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23 Feb

Dear Mark: Vitamin K2

Dear Mark,

I’ve been hearing a lot about vitamin K2 lately. Should I be taking vitamin K2 supplements or is a Primal diet sufficient?


Thank you, Kate, for the question.

You find it in politics, fashion, entertainment, art, even cooking: the “it” figure, new notable, celebrity du jour. As odd as it is, the seemingly humble world of micronutrients isn’t immune from spotlight blitz. Some vitamin or mineral, subject of a timely string of studies, gets thrust into the limelight, and the medical media jumps on the news. Sometimes the hoopla is warranted. Oftentimes, it’s overblown. Most of the time, it’s here today gone tomorrow. Such an odd frame for public health education, I think – and likely the reason many people shut out such reports all together. One day, it’s a miracle nutrient. The next, it’s torn down as “not all that.” Recently, vitamin D has been the one to adorn the marquis. But there’s another novel nutrient chasing its heels: the nebulous, little known vitamin K2.

“K2? Vitamin K. Hmmm. Don’t recall much about that from high school nutrition class. Isn’t it in, like, spinach and stuff?” “Vitamin K. Oh, yes, I think our kids got vitamin K shots right after birth. Was that vitamin K2?” Well, yes to the first, and “close but no cigar for the second.” (That would’ve been vitamin K1.)

So, what’s the deal behind the buzz anyway?

Here’s the story. First, the breakdown. Vitamin K: fat-soluble vitamin – or group of vitamins otherwise known as the naphthoquinones (K1, K2, K3). Call vitamin K1 (phylloquinone) the plant party of the bunch. The spinach association? That would be a source of vitamin K1. Some other K-friendly choices (kale, spinach, Swiss chard, mustard greens, parsley, broccoli, Brussels sprouts, asparagus and avocado) serve up a decent helping. Incidentally, the body can “make” K2 from K1, but it’s not a 1:1 conversion. Though many sources put it at 10:1, the presence of fat (oh, lovely, lovable fat) enhances that conversion process. Finally, vitamin K3 (menadione) is a synthetic version of the vitamin that has limited place in certain medical treatments but is generally considered unsafe and unnecessary for general use.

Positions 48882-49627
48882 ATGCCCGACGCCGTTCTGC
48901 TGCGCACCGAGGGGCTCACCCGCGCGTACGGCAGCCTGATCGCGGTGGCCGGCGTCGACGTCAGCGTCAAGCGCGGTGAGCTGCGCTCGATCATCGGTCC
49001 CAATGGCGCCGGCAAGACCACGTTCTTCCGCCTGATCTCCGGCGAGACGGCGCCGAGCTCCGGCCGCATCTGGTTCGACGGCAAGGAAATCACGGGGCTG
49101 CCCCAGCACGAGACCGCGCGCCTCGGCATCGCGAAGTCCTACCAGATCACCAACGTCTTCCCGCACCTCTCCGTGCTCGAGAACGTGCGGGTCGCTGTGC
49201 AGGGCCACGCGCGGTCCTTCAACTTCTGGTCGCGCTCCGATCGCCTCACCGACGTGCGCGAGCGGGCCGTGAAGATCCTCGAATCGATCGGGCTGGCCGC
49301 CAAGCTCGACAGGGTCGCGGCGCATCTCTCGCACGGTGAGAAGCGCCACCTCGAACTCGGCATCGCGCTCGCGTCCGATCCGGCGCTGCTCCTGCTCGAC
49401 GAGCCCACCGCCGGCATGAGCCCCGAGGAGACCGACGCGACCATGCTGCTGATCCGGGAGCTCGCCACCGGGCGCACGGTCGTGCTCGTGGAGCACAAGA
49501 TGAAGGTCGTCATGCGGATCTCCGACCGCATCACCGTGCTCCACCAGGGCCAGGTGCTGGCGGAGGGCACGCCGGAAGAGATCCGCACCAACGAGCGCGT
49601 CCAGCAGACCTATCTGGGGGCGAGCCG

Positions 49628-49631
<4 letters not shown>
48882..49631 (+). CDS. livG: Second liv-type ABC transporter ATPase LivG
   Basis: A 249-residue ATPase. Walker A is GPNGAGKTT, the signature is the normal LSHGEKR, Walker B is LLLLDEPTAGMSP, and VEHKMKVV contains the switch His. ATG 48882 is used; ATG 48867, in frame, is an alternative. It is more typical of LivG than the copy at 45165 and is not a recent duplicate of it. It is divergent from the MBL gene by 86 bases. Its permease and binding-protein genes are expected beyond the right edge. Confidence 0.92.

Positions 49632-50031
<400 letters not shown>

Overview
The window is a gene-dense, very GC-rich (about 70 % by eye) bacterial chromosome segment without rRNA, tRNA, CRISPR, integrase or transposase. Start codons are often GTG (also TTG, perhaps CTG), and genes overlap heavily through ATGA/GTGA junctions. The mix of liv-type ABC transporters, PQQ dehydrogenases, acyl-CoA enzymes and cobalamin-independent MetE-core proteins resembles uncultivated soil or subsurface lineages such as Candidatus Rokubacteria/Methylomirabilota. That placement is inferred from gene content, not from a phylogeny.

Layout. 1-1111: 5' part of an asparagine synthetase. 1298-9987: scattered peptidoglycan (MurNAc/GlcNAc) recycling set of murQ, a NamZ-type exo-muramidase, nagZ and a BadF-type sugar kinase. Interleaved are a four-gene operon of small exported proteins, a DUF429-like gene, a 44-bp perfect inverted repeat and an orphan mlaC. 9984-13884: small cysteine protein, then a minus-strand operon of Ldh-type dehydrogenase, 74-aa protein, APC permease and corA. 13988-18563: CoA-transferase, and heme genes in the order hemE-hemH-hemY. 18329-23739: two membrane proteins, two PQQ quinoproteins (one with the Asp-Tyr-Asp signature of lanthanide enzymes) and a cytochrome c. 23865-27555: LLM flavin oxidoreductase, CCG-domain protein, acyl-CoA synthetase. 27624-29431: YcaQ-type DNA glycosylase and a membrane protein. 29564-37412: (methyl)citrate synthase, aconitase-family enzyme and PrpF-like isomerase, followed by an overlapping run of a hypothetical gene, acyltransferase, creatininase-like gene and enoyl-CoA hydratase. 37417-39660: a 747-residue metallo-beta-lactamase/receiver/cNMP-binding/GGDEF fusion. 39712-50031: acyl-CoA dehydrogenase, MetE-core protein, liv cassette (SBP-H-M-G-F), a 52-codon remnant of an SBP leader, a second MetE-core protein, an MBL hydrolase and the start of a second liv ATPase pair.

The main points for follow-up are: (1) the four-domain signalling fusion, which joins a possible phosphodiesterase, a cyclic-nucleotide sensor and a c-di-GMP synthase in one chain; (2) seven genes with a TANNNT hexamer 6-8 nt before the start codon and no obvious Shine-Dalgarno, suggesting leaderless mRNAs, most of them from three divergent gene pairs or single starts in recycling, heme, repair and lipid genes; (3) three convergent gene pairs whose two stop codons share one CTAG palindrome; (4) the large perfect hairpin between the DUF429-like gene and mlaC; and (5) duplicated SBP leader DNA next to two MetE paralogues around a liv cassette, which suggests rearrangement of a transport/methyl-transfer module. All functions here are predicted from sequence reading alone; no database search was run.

Vitamin K2 (menaquinone), the nutrient of the hour, has an interesting background. It’s the product of fermentation and usually of intestinal bacteria – either human or animal. Good sources? Meats and dairy products from pasture-raised animals – especially butter and organ meats, aged and curd cheeses, as well as fish eggs. Nonetheless, the much touted mega-source of K2 is natto, a traditional fermented Japanese dish consisting of sticky soy beans that offers a powerful nutritional punch but a rather limited flavor appeal to outsiders.

(As an aside (for those interested), the picture gets more detailed. Within the vitamin K-club, K2 fans out further into various forms (referred to as MK-n), the most talked about of which are MK-7 and MK-4. MK 8-10 forms exist as well. The MK-7 form of vitamin K2, the form that natto champions, lasts a number of days in the body, but MK-4, a shorter span form, comes with the more readily available [and widely eaten] eggs, pasture-raised meats, aged cheeses, etc. Grok is salivating as I type.)

So, what’s the big deal with this nutrient? The full compilation of recent research underscores the idea that K1 and K2 should be appreciated as separate nutrients with distinct physiological actions and benefits. K1, the more familiar vitamin, is known for its key role in directing blood-clotting in the body. (A K1 shot at birth – or series of drops in the first few weeks of life – are common practice in many countries to curtail hemorrhage incidents in newborns.) It also shows anti-inflammatory properties.